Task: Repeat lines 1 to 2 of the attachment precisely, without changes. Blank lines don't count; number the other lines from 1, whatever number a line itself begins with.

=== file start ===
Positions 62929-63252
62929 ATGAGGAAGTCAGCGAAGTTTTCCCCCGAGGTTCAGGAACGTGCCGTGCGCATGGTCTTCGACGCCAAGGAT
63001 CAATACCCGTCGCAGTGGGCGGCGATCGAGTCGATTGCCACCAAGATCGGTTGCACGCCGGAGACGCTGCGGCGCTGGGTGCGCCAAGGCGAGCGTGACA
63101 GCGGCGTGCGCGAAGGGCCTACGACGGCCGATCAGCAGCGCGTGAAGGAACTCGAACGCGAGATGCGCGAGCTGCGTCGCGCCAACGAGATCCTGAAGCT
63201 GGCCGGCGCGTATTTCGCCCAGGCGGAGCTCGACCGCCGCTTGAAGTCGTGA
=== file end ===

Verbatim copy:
Positions 62929-63252
62929 ATGAGGAAGTCAGCGAAGTTTTCCCCCGAGGTTCAGGAACGTGCCGTGCGCATGGTCTTCGACGCCAAGGAT